Campus & Community

Musical activity at a fever (perfect) pitch

7 min read
The cast and orchestra of the student-directed and -written musical 'The Dot-Comedy of Errors' rehearse at Agassiz Theatre. Staff photo by Rose Lincoln

Harvard is singing. And playing. And rehearsing. Every corner of every building that can be pressed into service hums with melody. Even Jack Megan, the new head of the Office for the Arts, discovered he has to share his Common Room with Tom Everett’s Jazz Band practices once a week.

Everyone’s making music: Korean drumming, musical comedy, Apollo Night, electro-acoustic music, chamber music, women’s groups, community service groups, THUD, and Gumboots – if there’s a beat to it, Harvard’s got it.

Jameson Marvin, director of choral music, counts 450 performances annually at the college. Musical activity, Marvin says, has increased threefold in the 24 years he’s been here. A generation ago, there were two orchestras and one a cappella group; today there are six orchestras, four bands, and 13 a cappella groups. There’s a floating population of 1,000 musicians or more, ranging from the Harvard-Radcliffe Orchestra’s 110 members to the 80-year-old band, the Bellringing Society at Lowell House, the lunchtime organists at Busch Hall, and the lone pianists taking private lessons and practicing at Paine Hall.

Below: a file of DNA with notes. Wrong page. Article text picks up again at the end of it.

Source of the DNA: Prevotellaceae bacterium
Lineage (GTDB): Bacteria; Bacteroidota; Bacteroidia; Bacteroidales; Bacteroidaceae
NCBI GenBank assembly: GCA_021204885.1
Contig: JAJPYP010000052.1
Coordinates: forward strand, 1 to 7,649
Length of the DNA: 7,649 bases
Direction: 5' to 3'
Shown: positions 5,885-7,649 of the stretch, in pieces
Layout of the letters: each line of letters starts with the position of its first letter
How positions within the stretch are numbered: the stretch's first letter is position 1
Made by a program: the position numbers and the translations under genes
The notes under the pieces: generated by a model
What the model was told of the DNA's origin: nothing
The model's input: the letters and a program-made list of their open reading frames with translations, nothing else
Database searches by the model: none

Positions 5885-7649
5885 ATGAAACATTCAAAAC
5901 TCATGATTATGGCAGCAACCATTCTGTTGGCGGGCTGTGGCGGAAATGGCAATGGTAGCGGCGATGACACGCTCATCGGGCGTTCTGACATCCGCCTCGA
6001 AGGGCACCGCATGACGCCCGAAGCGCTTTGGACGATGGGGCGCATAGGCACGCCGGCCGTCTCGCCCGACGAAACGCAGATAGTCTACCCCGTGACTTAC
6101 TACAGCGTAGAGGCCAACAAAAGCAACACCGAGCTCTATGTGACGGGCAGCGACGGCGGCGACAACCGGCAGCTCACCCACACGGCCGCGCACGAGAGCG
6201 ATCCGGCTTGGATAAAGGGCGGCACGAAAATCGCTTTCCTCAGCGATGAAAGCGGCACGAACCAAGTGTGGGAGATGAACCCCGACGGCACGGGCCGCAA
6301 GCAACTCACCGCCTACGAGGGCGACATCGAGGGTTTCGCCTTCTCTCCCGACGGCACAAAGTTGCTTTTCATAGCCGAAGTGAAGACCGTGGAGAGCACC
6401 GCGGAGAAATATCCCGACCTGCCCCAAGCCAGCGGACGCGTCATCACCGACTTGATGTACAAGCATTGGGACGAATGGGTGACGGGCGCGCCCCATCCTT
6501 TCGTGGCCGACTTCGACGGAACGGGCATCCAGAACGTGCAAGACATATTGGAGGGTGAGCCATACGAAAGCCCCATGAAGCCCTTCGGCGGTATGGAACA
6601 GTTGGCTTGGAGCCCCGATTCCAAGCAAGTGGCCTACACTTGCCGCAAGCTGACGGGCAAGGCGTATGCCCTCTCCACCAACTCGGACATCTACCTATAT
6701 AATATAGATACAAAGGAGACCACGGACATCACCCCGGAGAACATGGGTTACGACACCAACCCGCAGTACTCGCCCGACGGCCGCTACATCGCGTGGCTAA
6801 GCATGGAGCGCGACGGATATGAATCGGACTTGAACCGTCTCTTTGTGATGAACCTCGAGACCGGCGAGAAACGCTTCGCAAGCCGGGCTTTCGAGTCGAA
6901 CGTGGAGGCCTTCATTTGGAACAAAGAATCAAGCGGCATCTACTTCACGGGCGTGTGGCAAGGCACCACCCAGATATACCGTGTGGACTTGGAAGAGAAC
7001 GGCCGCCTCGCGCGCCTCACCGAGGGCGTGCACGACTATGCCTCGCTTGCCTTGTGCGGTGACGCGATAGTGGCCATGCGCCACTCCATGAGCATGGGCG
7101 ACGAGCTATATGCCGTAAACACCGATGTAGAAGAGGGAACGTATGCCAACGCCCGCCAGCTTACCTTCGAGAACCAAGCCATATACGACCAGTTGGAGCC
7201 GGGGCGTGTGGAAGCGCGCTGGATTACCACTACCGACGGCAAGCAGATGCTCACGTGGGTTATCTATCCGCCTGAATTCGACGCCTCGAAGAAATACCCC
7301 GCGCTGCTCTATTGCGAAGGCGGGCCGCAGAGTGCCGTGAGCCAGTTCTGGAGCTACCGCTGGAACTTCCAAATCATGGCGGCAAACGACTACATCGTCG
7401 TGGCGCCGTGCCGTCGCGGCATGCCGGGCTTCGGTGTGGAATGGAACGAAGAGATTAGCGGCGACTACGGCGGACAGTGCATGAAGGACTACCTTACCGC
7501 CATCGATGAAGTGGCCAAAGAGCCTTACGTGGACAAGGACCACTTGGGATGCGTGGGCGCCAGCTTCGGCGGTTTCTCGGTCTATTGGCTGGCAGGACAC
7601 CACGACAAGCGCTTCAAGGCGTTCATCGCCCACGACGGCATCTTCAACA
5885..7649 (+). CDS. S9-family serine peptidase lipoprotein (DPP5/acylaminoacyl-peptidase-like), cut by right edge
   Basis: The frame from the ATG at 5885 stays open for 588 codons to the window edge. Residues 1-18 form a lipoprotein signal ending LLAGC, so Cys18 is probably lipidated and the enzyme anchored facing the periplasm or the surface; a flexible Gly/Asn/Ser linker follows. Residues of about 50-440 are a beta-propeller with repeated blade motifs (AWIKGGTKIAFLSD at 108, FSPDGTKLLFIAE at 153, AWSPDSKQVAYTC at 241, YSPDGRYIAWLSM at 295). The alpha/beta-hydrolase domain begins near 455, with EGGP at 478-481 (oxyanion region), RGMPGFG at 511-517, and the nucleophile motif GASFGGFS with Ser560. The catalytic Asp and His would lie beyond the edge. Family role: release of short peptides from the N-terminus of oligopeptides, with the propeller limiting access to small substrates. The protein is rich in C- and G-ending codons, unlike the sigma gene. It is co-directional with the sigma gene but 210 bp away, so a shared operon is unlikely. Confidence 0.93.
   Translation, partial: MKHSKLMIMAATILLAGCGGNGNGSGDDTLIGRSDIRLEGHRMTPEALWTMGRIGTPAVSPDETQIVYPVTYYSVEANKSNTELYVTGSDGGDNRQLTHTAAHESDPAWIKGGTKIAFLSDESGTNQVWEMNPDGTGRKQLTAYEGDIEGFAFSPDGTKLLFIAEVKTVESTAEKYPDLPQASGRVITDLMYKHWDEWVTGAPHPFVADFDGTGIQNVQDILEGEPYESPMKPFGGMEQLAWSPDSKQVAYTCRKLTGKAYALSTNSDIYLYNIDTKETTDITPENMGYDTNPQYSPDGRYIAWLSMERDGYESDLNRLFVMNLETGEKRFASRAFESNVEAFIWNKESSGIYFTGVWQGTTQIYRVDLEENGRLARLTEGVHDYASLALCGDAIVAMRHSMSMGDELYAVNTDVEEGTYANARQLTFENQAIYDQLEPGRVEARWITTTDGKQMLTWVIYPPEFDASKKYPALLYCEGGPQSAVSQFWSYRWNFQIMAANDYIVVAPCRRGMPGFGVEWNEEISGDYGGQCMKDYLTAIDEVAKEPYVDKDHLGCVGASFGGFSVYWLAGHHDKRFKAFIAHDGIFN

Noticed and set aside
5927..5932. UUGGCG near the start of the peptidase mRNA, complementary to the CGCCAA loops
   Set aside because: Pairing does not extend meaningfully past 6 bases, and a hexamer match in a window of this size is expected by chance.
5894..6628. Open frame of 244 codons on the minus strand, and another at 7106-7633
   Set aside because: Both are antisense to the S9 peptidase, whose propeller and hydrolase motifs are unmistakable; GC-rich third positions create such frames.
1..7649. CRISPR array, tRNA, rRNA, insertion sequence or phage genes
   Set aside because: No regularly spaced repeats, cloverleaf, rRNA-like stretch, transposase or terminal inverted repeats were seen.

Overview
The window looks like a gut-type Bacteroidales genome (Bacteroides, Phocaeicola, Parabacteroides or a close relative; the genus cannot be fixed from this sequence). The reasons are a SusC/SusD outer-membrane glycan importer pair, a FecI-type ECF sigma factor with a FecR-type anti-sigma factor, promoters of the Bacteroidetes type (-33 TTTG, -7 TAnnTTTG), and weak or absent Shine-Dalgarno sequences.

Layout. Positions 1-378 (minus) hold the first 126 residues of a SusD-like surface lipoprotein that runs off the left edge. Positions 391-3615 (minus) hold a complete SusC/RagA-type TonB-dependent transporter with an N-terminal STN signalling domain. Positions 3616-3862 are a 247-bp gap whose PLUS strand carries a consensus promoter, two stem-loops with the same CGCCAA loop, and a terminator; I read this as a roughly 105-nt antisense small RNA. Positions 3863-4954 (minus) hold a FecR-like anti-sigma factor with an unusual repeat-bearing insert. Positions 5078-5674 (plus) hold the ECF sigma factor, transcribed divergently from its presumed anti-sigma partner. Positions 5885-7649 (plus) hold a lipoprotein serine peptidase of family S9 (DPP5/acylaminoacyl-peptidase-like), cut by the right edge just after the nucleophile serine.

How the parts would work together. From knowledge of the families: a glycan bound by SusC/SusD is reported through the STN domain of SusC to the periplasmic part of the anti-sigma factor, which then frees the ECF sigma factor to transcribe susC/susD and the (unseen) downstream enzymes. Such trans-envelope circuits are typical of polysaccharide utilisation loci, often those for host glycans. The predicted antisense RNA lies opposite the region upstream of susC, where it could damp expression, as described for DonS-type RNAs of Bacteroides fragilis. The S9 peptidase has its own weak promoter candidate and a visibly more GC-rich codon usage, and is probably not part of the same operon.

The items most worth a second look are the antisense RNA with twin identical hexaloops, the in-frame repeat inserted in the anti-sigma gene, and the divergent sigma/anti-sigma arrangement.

“Harvard is a surprising place,” says Jen Myung ’02, co-president of the Brattle Street Chamber Players. “The people I’ve worked with at Harvard possess this pure, unbridled passion for music.”

Institutional support

Marlyn McGrath Lewis, director of admissions, says Harvard admits more musicians these days: “Music is a surrogate for extraordinary drive, energy, ambition, dedication – qualities we look for.” Twenty percent of the students now admitted to Harvard choose music as their extracurricular interest, according to McGrath Lewis.

“In the tough admissions decisions, music counts,” she says. “We are looking at people. Music is somewhere resonant in the room where the big committee meets. We really care most about people who will enrich each others’ experience.”

She gives credit for the quality of Harvard’s musicians to two things: Harvard’s reputation as a great place to do music, with many opportunities to participate; and the Music Department’s input, where James Yannatos, Murray Forbes Somerville, Tom Everett, and Constance De Fotis spend many hours listening to prospective students.

Marvin, who conducts the Harvard Glee Club, the Radcliffe Choral Society, and the Collegium Musicum, says to high school students, “If you’re coming for an interview, if you’re in the neighborhood, come up and sing for me.” He is looking for ear, pitch, and sight-reading ability. “Not voice,” he says. “The voice always improves.” Every other year Marvin takes a choral ensemble to the American Choral Directors Association, which has 20,000 members. “We’ve been seven times,” he says. “The word is out.”